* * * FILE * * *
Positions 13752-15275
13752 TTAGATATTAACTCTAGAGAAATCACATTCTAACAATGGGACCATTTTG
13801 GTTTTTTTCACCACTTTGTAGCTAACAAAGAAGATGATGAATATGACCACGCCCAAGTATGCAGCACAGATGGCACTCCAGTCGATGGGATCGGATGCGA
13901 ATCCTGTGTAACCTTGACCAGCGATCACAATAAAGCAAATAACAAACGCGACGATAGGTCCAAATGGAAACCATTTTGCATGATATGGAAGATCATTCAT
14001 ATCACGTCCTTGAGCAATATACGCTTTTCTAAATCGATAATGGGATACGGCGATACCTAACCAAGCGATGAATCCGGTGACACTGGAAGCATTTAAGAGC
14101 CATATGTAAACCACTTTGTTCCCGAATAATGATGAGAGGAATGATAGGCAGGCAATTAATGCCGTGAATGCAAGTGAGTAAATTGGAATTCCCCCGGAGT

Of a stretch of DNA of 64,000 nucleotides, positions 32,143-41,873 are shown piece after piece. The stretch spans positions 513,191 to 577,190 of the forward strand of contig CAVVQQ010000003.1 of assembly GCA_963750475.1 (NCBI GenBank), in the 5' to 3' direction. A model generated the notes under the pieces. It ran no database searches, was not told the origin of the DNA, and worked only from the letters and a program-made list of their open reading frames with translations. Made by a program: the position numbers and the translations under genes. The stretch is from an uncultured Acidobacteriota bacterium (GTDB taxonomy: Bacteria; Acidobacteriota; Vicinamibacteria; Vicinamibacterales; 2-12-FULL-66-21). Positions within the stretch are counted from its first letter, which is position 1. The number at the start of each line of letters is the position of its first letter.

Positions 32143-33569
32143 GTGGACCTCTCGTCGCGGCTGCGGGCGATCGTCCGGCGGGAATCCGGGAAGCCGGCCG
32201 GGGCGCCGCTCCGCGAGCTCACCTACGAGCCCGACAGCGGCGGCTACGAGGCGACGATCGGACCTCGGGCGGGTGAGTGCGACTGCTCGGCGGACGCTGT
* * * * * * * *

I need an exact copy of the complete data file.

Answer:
Positions 13752-15275
13752 TTAGATATTAACTCTAGAGAAATCACATTCTAACAATGGGACCATTTTG
13801 GTTTTTTTCACCACTTTGTAGCTAACAAAGAAGATGATGAATATGACCACGCCCAAGTATGCAGCACAGATGGCACTCCAGTCGATGGGATCGGATGCGA
13901 ATCCTGTGTAACCTTGACCAGCGATCACAATAAAGCAAATAACAAACGCGACGATAGGTCCAAATGGAAACCATTTTGCATGATATGGAAGATCATTCAT
14001 ATCACGTCCTTGAGCAATATACGCTTTTCTAAATCGATAATGGGATACGGCGATACCTAACCAAGCGATGAATCCGGTGACACTGGAAGCATTTAAGAGC
14101 CATATGTAAACCACTTTGTTCCCGAATAATGATGAGAGGAATGATAGGCAGGCAATTAATGCCGTGAATGCAAGTGAGTAAATTGGAATTCCCCCGGAGT

Of a stretch of DNA of 64,000 nucleotides, positions 32,143-41,873 are shown piece after piece. The stretch spans positions 513,191 to 577,190 of the forward strand of contig CAVVQQ010000003.1 of assembly GCA_963750475.1 (NCBI GenBank), in the 5' to 3' direction. A model generated the notes under the pieces. It ran no database searches, was not told the origin of the DNA, and worked only from the letters and a program-made list of their open reading frames with translations. Made by a program: the position numbers and the translations under genes. The stretch is from an uncultured Acidobacteriota bacterium (GTDB taxonomy: Bacteria; Acidobacteriota; Vicinamibacteria; Vicinamibacterales; 2-12-FULL-66-21). Positions within the stretch are counted from its first letter, which is position 1. The number at the start of each line of letters is the position of its first letter.

Positions 32143-33569
32143 GTGGACCTCTCGTCGCGGCTGCGGGCGATCGTCCGGCGGGAATCCGGGAAGCCGGCCG
32201 GGGCGCCGCTCCGCGAGCTCACCTACGAGCCCGACAGCGGCGGCTACGAGGCGACGATCGGACCTCGGGCGGGTGAGTGCGACTGCTCGGCGGACGCTGT